Review by Rob Vaux
The best comedy comes from real life. Ask Mel Brooks, whose greatest film, The Producers, came from his own experiences on Broadway. Ask Ivan Reitman, who drew upon years in a college fraternity to help pen Animal House. Ask Mike Judge, whose masterpiece Office Space is a testament to anyone who ever held a 9-to-5 job. Reality is more ridiculous than any gag, and if you can tap into it properly, you’re going to have some magic on your hands.
Adam McKay probably understands this as well as anyone. He’s best known for his work with Will Ferrell, both classic (Anchorman) and otherwise (Step Brothers). He has some brilliant comedies on his list, but they usually focus more on the laughs than the social commentary, letting Ferrell’s idiot man-children run rampant and leaving it at that. With The Big Short, he goes after significantly larger game. Yet the idiot man-children remain firmly in sight, and with them, he finds something special.
In this case, they’re the guys who tanked the economy in 2008: hustlers, con artists and grinning reptiles who use titles like “bankers” and “real estate investors” to hide their vile shell game. Based on a non-fiction book of the same name, the film outlines the details that led to the Great Recession, and had McKay chosen to tell the story through the eyes of some crusader trying vainly to stop it all, it would have been forgotten before the credits rolled. But instead, he tracks it through a group of guys who see it coming… and want to use it to make a ton of money
They’re a bit of a mad monk squad, ranging from Christian Bale’s spooky hedge fund manager to Steve Carrell’s tightly wound head case. They play Cassandra to the coming horror, vainly trying to convince everyone they can that this is coming. And yes, it’s a comedy, mostly because they can’t get anyone to believe them. One of the film’s great strengths is how it spells out exactly, precisely what happened in easy-to-understand terms. At its heart lies the sub-prime mortgage market, where highly questionable mortgages were bundled together with reliable ones in an effort to hide the risk. It worked, for a while, but there’s only so many houses to sell and as the market got thinner and thinner, the masters of the universe bundled shakier and shakier deals behind the façade of rock-ribbed investments.
Our collection of protagonists figure it out fairly early in the game, and make various plans to profit from the knowledge. At first they can’t believe their luck. Most of them, in fact, actually do their homework: to the point of flying down to look at some of the houses involved in it all, and some of the frat-bro shmucks selling them to highly questionable buyers. Secure in the knowledge that the whole thing is going to blow up, these men bet heavily against the market… assuming that the banks and other prime movers and shakers will eventually see what they do and take steps accordingly.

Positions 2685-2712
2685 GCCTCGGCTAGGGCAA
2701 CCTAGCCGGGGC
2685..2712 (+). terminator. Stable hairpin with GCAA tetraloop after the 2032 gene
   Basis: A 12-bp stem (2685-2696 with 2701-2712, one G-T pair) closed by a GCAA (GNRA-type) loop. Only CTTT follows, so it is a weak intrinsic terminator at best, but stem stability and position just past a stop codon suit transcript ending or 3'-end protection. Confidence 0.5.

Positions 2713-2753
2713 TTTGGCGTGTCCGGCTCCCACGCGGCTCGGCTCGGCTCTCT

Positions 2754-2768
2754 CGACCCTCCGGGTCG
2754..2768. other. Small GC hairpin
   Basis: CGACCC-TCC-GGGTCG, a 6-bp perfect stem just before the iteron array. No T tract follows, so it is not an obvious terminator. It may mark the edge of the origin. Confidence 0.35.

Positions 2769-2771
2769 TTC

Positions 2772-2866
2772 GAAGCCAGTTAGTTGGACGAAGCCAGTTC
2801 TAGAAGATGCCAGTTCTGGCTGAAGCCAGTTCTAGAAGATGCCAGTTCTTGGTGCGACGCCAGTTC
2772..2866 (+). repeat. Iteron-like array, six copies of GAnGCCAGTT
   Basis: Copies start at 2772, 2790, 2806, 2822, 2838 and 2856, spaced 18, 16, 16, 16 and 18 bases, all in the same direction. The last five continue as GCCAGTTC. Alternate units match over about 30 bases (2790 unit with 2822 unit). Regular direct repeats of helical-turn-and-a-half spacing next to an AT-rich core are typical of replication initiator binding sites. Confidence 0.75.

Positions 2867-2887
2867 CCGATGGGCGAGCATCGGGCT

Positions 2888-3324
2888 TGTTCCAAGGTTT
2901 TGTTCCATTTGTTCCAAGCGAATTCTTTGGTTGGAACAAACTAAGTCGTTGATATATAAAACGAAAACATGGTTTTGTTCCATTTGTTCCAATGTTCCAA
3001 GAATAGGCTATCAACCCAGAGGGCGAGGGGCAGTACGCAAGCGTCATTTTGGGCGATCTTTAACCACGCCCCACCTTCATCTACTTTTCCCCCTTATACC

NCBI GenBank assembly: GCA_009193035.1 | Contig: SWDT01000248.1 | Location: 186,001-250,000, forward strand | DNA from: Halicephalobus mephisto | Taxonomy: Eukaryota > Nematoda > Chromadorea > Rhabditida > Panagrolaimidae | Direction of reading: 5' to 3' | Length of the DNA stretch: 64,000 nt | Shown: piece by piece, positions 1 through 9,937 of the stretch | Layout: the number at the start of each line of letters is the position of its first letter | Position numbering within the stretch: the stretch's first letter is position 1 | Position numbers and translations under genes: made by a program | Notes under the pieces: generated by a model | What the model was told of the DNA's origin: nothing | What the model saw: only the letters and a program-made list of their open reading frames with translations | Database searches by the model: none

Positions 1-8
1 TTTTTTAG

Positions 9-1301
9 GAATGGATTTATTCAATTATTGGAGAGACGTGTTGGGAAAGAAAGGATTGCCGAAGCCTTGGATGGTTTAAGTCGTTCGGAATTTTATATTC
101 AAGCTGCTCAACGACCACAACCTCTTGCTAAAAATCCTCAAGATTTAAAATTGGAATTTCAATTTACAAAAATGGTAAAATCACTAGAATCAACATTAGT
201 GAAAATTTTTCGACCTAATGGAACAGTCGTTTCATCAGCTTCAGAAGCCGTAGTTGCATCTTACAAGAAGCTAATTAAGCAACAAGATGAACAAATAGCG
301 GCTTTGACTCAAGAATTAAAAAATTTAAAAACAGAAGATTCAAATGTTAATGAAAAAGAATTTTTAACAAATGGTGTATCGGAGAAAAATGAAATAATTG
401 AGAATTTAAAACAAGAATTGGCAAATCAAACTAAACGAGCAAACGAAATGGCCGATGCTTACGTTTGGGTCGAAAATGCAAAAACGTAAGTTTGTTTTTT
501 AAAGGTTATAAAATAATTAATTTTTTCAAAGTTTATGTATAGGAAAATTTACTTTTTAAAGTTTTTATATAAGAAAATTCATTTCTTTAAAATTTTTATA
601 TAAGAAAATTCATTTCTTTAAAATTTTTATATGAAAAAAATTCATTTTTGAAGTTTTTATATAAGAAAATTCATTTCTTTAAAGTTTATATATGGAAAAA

The thing is, no one does. Through a toxic combination of greed, hubris and full-bore idiocy, the Wall Street powers that be assume that the good times will just keep rolling, leaving this scruffy band of misfits to take up the slack. As the crisis mounts, our “heroes” (we use the term loosely) realize with growing horror that they’ve bet on a total global meltdown.
Their responses make the film so interesting and unique. Some, having been laughed at for years over their predictions, are happy to take the money and run. Others at least have the decency to hate themselves, while still others try vainly to warn people about the impending disaster. McKay thrives by reveling in their outsider status: the fact that you have to be a little bit nuts to bet against what the entire world assumes to be a sure thing, and how being right doesn’t necessarily mean anyone else will go along.
And he doesn’t skimp on the moral implications of the equation either. We see the sniggering faces on Wall Street, but we also see their victims-to-be: people who rent from dodgy landlords, who believe that a house of their own is finally within reach, who just want to raise their kids and hold their jobs like they always have. They’re the ones who suffered the most from the crisis, though no fault of their own, and The Big Short makes sure we understand exactly, precisely what that feels like. (“Just don’t fucking dance,” Brad Pitt’s burned-out veteran snarls at his partners when they start high-fiving each other over betting on a tanked economy.)
That binds the absurdity tightly with sobering tragedy: social commentary wrapped in slack-jawed disbelief that grown-ups let this happen. (And even worse, that we learned nothing from the crisis except how to blame the victims in louder voices.) It reminds us how systematic the corruption was and that the same conditions exist today. And thanks to McKay’s comedic touch, it never comes across as sanctimonious or preachy. It simply elevates what he and Ferrell perfected with earlier films into the tragic absurdity of the real world, where people assume that making a lot of money means you know all about life and will blithely ignore our collective best interests in favor of naked greed. Aided by a cast whose credentials need no polishing (Carrell continues his amazing development as a dramatic actor), it makes The Big Short one of the best movies of the year, and suggests that light comedy may only be the start of the things McKay has to show us.